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Say what you will, relational databases are still the backbone of the Internet. Even in the face of recent threats from cybercriminals, these databases remain secure and unshaken.
Over the last 10 years there has been an explosion of new ways to store and access data. Each brings its own benefits and interesting applications. With each new data store inevitably comes a wave of claims that “this is the future” and “relational databases are the past.” A quick Google of Graph, Web3, NoSQL and “replace relational database” will render plenty of results. I’m sure we will see some claims soon that vector databases can replace relational databases too.
However, the ground reality is that for most projects, an RDBMS is the right architectural choice. Even when you’re working with other components of the infrastructure such as cloud databases, chances are that at least one element of the application will benefit from a relational database. Given this, it’s safe to say that relational databases will continue to play an integral role in applications for a considerable time to come.
Given the lasting importance of RDBMS, it’s crucial to secure the data within them effectively, especially from the ever-evolving threats posed by cybercriminals and potential data breaches.
This security guide covers techniques primarily for relational databases. To make this guide easy to digest, I’ll focus on web interface-based applications built in AWS. However, the principles could apply to any web-based application or data storage structure.
Let’s think about the architecture as so: A request is made to a web server / application, a workload component (Kerbnetes, EC2, Lamda) handles the request, processes it, then, as needed, writes and reads to a relational database (MS SQL, MYSQL, Aurora, etc.). The database may be managed or self-hosted on EC2.
To determine how we should protect the data hosted on the database server, particularly cloud databases, let’s adopt an attacker’s mindset before thinking like a defender.
From an attacker’s point of view, databases are a prime target for either stealing data or disrupting services. A truly vindictive hacktivist may just mangle records in subtle ways.
There are many approaches that an attacker could take to get to their ultimate objective.
I’ll glaze over the discovery phase of an attack (i.e. how an attacker figures out where a database may exist) as security through obscurity is not an approach I support. Nonetheless, an attacker will do some reconnaissance to figure out the method of attack that is likely to succeed. This can be network scanning, probing an application’s inputs to see how it responds, or open intelligence gathering (for example, a job posting about a new DBA role for your primary customer application likely tells a malicious party more than enough to come up with some ideas on where to start).
Once the attacker knows data is likely stored in a relational database, here are the methods they may employ to get access to or disrupt availability. (List is in order from lowest to highest tech.)
An attacker needs to weigh the likelihood of success, ease of execution, and likelihood of being discovered to determine which approach to try. Typically, the most common approach is to try the lowest likelihood of being discovered and the easiest to execute first, then if that fails, try the next until all options have been exhausted.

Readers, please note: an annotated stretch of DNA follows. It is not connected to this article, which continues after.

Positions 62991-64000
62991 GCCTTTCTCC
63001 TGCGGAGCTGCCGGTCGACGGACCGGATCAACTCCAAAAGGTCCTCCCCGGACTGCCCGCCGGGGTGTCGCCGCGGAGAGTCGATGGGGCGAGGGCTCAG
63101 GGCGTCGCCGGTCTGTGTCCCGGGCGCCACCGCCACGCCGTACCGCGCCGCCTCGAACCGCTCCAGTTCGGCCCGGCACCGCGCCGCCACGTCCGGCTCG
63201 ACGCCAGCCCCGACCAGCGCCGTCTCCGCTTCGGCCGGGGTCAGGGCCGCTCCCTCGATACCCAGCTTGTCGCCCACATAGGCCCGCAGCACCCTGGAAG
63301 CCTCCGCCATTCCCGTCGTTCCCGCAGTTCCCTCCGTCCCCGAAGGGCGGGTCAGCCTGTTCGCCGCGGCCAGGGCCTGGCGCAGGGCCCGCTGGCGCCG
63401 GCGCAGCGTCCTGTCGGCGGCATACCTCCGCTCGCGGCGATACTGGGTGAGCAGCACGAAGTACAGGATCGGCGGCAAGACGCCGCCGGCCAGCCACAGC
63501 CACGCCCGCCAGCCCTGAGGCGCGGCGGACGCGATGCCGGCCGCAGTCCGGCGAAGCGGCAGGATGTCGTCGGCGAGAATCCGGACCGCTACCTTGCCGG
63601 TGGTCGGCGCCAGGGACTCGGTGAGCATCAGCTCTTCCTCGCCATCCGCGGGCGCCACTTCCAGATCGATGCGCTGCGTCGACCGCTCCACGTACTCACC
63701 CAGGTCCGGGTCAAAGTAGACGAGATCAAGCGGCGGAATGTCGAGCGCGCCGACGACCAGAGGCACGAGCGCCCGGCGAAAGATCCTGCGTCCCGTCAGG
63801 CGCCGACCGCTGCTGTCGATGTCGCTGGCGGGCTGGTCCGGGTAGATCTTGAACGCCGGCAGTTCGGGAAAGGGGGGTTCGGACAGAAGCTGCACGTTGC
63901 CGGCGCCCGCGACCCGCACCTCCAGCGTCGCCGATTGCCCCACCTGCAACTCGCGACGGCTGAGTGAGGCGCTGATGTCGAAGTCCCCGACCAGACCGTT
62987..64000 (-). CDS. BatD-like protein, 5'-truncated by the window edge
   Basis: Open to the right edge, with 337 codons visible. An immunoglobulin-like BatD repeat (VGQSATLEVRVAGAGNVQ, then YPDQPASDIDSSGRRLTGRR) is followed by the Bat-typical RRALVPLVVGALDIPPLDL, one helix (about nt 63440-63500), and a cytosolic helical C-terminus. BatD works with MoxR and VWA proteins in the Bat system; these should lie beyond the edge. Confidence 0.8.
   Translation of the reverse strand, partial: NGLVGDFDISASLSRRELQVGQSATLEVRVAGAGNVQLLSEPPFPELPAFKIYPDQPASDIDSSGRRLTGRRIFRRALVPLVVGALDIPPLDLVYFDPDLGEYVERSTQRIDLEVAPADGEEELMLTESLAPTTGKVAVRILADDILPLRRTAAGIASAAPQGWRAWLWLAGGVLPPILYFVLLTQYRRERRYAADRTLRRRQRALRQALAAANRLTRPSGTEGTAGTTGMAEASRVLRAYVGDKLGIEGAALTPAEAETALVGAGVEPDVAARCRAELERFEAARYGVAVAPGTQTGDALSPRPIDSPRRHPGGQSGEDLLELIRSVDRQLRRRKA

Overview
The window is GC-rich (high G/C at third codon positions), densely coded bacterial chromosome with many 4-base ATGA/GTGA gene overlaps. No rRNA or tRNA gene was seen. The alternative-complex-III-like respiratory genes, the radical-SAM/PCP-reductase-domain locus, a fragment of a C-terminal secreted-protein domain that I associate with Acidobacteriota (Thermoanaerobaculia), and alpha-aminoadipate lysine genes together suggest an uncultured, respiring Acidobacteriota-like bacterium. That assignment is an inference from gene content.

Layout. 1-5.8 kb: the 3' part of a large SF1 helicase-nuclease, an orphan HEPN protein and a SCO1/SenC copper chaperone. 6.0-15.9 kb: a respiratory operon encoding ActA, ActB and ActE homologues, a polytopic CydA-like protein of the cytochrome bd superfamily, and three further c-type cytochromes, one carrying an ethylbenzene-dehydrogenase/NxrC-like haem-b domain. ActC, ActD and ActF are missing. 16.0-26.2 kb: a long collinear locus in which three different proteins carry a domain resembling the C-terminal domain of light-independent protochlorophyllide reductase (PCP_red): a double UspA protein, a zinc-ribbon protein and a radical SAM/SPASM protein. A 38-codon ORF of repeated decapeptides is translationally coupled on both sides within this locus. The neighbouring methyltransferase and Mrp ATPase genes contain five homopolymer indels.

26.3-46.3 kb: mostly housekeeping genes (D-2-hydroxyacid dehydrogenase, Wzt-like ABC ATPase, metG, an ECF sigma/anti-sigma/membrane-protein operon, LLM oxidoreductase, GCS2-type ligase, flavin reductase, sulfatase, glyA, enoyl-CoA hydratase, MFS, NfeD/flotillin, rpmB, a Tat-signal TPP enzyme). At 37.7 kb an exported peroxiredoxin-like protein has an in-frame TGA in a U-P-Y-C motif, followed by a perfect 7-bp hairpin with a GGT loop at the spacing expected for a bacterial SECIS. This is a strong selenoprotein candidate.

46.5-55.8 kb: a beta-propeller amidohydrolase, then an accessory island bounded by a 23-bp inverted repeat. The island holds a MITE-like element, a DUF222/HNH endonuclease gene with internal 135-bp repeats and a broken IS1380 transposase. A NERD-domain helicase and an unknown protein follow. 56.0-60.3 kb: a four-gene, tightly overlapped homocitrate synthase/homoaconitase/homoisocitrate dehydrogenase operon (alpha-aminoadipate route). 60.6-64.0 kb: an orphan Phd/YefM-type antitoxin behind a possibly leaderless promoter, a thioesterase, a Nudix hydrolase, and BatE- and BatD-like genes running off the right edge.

As a colleague who has an interesting history used to say: “It’s not whether we could succeed, it was a matter of how much time and money we wanted to spend to succeed.”
Let’s switch to a defense perspective. We need to raise the bar for attacks high enough so that the time, money, and knowledge required is higher than what can be obtained without intensive efforts.
Reviewing the above, we can think of the controls relevant to protecting data in a RDBMS into seven categories: Physical security, access control, policies and procedures, application security, network security, resilience and backup, and workload / cloud security.
Let’s look at these more closely.
In this example, we are focusing on AWS / Cloud deployed RDMS. Physical security is maintained by AWS as part of the shared responsibility model. Of course, if your organization is one that is targeted by the brightest and best nation-sponsored hackers, auditing and working with AWS to ensure physical security meets your standards should be considered. Most organizations can point to the AWS public documentation on physical security.
If you’re still self-hosting, make sure your servers are in a well-secured location.
Implement the principle of least privilege and use the following technologies in AWS:
Defining clear and comprehensive policies and procedures is an essential step in database security. This encompasses guidelines for data access, breach response, regular audits, and more, providing a framework for secure operations.
No matter how exciting the latest data storage methods are, RDBMS is here to stay. The resurgence of technologies like Fortran is testament enough that time-tested methods continue to maintain relevance in our evolving technological ecosystem.
Given that data stored in RDBMS is frequently critical, and subject to various privacy laws, it’s paramount that we prioritize resilient and secure applications built on relational databases. Here are some guiding principles to ensure success in your RDBMS security:
If you want more information, or need to backup your AWS RDBMS, give me a shout. I’m happy to chat or connect you with the right experts, regardless of where you need to enhance your security posture.